Protecting Platform Workers in the Gig Economy: Look to the FTC
35 Pages Posted: 27 Sep 2018 Last revised: 19 Dec 2018
Date Written: September 5, 2018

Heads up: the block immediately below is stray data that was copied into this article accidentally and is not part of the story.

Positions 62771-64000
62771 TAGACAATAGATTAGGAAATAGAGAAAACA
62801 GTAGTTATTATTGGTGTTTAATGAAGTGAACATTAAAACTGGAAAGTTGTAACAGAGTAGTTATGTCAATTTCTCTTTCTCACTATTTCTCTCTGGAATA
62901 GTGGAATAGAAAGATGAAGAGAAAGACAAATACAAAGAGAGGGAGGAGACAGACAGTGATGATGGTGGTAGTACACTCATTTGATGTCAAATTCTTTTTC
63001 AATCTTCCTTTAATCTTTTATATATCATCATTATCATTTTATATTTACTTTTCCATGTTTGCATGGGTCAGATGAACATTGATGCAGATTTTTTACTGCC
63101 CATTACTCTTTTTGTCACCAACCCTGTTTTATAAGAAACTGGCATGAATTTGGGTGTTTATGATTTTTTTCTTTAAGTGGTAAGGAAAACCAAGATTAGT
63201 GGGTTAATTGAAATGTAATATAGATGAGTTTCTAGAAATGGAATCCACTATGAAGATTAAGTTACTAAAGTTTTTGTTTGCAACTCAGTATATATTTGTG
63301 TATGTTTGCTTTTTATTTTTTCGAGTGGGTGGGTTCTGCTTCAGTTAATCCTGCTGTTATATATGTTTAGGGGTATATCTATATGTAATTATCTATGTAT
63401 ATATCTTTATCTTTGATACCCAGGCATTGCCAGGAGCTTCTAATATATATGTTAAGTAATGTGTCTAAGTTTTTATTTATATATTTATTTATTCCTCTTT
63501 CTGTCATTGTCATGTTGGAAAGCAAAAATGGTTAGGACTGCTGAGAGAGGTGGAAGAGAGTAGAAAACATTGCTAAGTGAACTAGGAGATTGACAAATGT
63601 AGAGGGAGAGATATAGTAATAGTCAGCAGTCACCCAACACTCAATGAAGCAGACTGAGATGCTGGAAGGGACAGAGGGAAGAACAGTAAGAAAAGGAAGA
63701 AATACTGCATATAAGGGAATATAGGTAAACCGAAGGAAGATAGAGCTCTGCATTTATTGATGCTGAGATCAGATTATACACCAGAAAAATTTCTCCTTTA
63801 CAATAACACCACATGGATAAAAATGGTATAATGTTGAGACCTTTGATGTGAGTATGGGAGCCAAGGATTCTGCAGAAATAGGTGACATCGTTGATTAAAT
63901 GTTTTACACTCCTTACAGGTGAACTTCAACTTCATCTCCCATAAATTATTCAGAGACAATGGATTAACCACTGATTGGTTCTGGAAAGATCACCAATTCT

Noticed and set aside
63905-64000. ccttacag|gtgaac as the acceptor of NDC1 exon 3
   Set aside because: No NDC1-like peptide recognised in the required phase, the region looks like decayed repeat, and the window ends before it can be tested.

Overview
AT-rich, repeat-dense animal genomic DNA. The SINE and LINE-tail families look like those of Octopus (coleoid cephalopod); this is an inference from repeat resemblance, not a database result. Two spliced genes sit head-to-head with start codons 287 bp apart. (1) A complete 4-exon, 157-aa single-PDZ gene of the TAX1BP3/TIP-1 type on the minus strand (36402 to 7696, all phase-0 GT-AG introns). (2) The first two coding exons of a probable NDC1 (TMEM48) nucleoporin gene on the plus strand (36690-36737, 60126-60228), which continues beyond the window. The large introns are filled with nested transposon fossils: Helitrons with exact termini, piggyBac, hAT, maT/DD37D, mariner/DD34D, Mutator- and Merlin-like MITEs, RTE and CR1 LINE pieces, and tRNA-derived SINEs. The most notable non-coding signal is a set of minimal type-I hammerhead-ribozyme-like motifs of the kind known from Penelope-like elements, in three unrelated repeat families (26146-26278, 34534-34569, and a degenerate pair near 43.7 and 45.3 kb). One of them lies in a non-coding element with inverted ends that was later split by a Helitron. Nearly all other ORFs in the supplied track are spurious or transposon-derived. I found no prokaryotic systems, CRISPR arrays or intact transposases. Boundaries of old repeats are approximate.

Much litigation and scholarly commentary has focused on whether Uber drivers and other platform workers are employees of the platform or independent contracts. This Article contends that in the long run, this debate will be irrelevant to the question of how to protect workers in the platform economy. Many worker-platform relationships are not employment relationships under even the broadest definition of the term. Others may be found to be employment relationships but the platforms will react by changing the terms to service to ensure that their workers ultimately are held to be independent contractors. This Article maintains that rather than analogize platform-worker relationships to employment, a more apt analogy is to the franchisee-franchisor relationship. Platform workers have much in common with franchisees and since 1979 the Federal Trade Commission has required franchisors to make extensive disclosures when offering franchises to prospective franchisees and has prohibited material misrepresentations in the process. The Article urges the FTC to develop a platform disclosure rule, a measure that is within the FTC’s existing authority and which can provide meaningful protection to platform workers without any new legislation.
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